Johnson, Jeannine 1968-

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Johnson, Jeannine 1968-


Born February 7, 1968. Education: Haverford College, B.A.; Yale University, Ph.D.


Writer and educator. Harvard University, preceptor in expository writing, 1999—. Yale University, instructor; Wake Forest University, instructor.


Why Write Poetry? Modern Poets Defending Their Art, Fairleigh Dickinson University Press (Madison, NJ), 2007.

Contributor to books, including Encyclopedia of the Harlem Renaissance, Routledge, 2004; Encyclopedia of Aesthetics, Oxford University Press, 1998; Contemporary Southern Writers, St. James Press, 1998; and A Companion to Twentieth-Century American Poetry.

Contributor to periodicals, including the Explicator and the Wallace Stevens Journal.


Jeannine Johnson is a writer and educator whose academic work focuses largely on poetry and writing. Johnson has a B.A. from Haverford College and a Ph.D. from Yale University. She serves as a preceptor in expository writing at Harvard University and teaches at Yale and Wake Forest universities. Johnson writes frequently on topics related to contemporary poetry and poetics, contributing to journals such as the Wallace Stevens Journal and reference works including Encyclopedia of Aesthetics and Contemporary Southern Writers. The Fairleigh Dickinson University Web site lists her other research interests as American and Romantic literature, the history of literary traditions, the juncture of literature and technology, and ekphrasis, or the description of one visual or literary medium by another.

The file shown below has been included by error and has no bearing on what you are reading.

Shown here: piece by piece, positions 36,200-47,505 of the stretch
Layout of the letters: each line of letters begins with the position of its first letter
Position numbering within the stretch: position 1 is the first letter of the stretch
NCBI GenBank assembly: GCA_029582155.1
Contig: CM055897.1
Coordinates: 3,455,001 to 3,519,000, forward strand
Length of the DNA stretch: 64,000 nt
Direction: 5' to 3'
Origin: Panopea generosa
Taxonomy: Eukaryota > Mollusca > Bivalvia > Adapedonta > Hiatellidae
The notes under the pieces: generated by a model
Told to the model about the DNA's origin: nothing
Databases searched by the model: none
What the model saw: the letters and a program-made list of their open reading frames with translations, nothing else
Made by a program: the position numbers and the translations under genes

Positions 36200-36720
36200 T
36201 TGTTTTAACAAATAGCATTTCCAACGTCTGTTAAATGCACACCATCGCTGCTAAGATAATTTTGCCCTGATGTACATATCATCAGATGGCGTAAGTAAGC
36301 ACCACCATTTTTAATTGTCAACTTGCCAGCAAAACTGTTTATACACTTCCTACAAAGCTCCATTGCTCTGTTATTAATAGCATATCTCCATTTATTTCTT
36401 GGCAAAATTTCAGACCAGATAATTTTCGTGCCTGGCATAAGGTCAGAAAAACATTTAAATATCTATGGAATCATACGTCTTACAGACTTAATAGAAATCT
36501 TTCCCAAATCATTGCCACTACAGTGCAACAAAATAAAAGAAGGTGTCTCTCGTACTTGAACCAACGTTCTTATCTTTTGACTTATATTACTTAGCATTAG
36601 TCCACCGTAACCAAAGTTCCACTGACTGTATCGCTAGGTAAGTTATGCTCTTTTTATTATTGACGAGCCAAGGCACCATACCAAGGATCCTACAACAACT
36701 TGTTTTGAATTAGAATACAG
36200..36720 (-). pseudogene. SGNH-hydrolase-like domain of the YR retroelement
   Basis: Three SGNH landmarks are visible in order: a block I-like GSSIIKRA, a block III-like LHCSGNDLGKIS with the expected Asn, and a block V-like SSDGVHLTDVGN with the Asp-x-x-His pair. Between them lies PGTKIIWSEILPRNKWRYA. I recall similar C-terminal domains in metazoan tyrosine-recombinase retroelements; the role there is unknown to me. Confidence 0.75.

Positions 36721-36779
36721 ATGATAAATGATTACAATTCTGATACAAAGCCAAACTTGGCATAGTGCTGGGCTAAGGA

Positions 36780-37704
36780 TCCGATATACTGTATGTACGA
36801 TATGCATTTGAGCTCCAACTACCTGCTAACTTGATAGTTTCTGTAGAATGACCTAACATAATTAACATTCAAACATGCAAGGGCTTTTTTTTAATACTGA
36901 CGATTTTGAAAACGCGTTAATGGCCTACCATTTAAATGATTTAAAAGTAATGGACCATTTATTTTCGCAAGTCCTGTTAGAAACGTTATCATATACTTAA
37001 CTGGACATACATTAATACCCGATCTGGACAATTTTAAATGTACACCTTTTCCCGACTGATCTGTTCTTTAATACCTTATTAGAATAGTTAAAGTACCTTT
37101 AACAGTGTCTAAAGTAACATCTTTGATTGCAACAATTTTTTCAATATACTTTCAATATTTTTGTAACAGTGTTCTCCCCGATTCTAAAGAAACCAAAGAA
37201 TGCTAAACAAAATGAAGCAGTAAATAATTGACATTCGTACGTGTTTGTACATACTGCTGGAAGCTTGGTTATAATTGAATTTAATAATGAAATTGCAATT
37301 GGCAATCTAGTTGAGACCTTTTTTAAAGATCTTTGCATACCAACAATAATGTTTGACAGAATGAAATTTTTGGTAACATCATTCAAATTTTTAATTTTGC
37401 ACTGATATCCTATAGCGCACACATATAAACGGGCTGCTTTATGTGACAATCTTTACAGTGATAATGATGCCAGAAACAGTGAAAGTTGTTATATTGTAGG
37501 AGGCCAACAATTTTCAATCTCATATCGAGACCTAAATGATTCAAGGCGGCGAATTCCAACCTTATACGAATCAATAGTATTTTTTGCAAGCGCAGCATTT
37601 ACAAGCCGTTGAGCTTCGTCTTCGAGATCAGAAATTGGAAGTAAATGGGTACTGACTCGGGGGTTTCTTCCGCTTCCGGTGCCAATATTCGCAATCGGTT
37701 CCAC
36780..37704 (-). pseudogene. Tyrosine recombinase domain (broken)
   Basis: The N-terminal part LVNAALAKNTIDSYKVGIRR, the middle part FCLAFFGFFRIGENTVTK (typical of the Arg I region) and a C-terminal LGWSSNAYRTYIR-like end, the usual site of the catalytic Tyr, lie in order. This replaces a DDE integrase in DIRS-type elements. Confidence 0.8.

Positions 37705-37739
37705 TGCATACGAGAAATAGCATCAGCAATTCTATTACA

In Why Write Poetry? Modern Poets Defending Their Art, Johnson explores in depth a poetic genre that she believes has been overlooked by other literary critics and academics: the defense of poetry, along with the act of writing poetry in verse. She explores this genre in the works of H.D. (Hilda Doolittle), Wallace Stevens, W.H. Auden, Adrienne Rich, and Geoffrey Hill, all of whom present a justification and apology for poetry within their verse. Johnson demonstrates how apology has become a significant element in modern poetry and links poetry itself and its defense in prose, two literary traditions previously treated as distinct. She observes that modern poetry often addresses the same questions and concerns that were posed by ancient writers such as Aristotle. The impulse to defend and honor poetry in prose works, Johnson explains, also drives poets to express such apologies in their favored literary form. Her book explores poetry and war in the works of H.D.; ritual repetition of apology in W.H. Auden's works; Wallace Stevens's "paralogical" defense of poetry; Adrienne Rich and the ethics of poetry; and prophecy and poetry in the works of Geoffrey Hill.

Johnson notes that "apology in poetry" can be seen as "a function of lyric introspection," as a brief review noted in Reference and Research Book News. "In an age in which the general public attitude towards poetry may be characterized as one of indifference, defense helps these authors make a claim for poetry's cultural relevance, as well as for its private profits," observed a writer on the Fairleigh Dickinson University Press Web site.



Reference & Research Book News, May 1, 2007, review of Why Write Poetry? Modern Poets Defending Their Art.


Fairleigh Dickinson University Web site, (August 11, 2008), author profile.

Fairleigh Dickinson University Press Web site, (August 11, 2008), author profile.

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Johnson, Jeannine 1968-

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